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Markus Bingel Wild East
Markus Bingel

Easter in Poland – A holiday for the whole family

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After we have already presented Christmas in Poland and the most beautiful and bizarre customs there in another article, today we will show you how Easter in Poland is being celebrated. Because that has in the predominantly Catholic country only little to do with how we celebrate the holiday in the West. We present you the most beautiful, but also the most unusual customs and explain why they pour buckets of water over young women and why they should better stay at home on Easter Monday.

Last day before Lent: “Fat Thursday”.

Tłusty czwartek, literally “Fat Thursday,” is the last Thursday before Lent begins. In Germany and Switzerland, it marks the beginning of Carnival week. However, since carnival does not play a role in Poland, this day takes on a special role. Here, people really dig in again before the peak phase of Lent begins. Especially popular on this day are the doughnuts.

In Poland, they come in countless variations. While in Germany they are usually doughnuts with a jam filling and powdered sugar, in Poland there are also those with icing, vanilla or chocolate filling. The treats, called pączki, are mass-produced and bought for this day and often given as gifts. Even in Polish offices, there is usually at least one plate of pączki on display; I was even given one once by a bus driver.

Picture by Alisa Mizikar on Pixabay

Easter eggs in Poland – True pieces of art

After Fat Thursday, the peak phase of Lent begins. By the way, many clubs and bars in Poland are also closed then. Nightlife is noticeably scaled down and the period of contemplation begins. This is often spent praying. In many families, however, Easter eggs are made, which have very little to do with those in Western Europe.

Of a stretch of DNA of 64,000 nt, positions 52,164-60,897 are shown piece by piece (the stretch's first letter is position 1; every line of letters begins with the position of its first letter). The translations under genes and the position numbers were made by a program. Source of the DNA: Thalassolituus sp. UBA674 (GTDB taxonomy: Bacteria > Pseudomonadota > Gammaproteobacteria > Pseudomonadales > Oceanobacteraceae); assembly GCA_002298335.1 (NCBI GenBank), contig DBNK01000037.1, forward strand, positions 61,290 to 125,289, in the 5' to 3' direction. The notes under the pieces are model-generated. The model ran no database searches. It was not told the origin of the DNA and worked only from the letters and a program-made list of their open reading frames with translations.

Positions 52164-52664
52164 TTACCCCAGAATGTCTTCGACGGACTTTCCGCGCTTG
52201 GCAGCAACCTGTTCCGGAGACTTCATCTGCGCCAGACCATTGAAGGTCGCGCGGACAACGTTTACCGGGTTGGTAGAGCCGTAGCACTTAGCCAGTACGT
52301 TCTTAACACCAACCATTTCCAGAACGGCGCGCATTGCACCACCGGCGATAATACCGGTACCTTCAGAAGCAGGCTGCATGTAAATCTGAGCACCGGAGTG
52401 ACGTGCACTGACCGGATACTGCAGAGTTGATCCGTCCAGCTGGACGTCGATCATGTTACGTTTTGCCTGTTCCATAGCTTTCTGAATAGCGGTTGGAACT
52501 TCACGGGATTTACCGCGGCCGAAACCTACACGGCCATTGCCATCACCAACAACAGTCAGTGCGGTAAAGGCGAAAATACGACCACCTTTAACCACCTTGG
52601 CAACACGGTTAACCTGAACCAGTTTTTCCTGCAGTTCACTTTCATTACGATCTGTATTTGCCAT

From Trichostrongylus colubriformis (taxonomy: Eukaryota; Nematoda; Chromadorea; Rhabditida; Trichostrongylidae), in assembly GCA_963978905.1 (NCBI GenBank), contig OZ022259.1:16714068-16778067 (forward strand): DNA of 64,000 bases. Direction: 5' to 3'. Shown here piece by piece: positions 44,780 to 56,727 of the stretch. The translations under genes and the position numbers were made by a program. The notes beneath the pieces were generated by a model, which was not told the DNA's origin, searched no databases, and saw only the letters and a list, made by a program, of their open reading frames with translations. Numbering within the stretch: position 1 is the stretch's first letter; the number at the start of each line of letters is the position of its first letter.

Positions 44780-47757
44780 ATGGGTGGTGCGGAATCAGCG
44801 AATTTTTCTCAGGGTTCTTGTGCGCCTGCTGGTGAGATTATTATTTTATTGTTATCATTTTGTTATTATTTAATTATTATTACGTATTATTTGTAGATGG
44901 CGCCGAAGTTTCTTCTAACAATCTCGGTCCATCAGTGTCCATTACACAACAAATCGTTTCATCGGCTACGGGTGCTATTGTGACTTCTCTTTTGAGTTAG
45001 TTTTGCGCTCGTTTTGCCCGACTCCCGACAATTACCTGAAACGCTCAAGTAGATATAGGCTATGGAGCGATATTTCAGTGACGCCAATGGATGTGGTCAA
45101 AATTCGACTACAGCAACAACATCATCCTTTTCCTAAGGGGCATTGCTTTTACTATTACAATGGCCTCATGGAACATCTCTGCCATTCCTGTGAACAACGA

Pisanki are the name given to painted Easter eggs in Poland. The relatively unimaginative dipping of an egg into a colored liquid (not uncommon in Germany) is hardly practiced here. For Easter in Poland true works of art are created, for which one needs sometimes several hours. Often the eggs are not only painted, but different layers of wax are applied and the egg is dipped in color in between, so that colorful patterns are created. Also the light scratching of the eggshell is common, later the fine grooves are then also colored, one calls these eggs then drapanki.

I myself once tried to make pisanki in a course in Ukraine, where the custom is even more widespread and is now a kind of national treasure. It took forever to apply various layers of wax and the result was so modest that I would rather not show it to you here. There is even an Easter egg museum in Ukraine, which you can learn more about in this article.

Besides the pisanki, there are also the so-called ażurki. These are even more difficult to make, because here a blown-out eggshell is decorated with elaborate patterns using a fine knife or drill. One mistake and the eggshell would break. Hours of work would thus have been in vain.

Palm Sunday

Traditionally, Easter week is ushered in with Palm Sunday, which commemorates Jesus’ entrance to Jerusalem. The symbolic palms are then blessed during a church service. Due to the climatic conditions in Poland, these tend to be branches, of course. These are often tied into elaborate arrangements and decorated with colorful bows.

Everyone wants to be there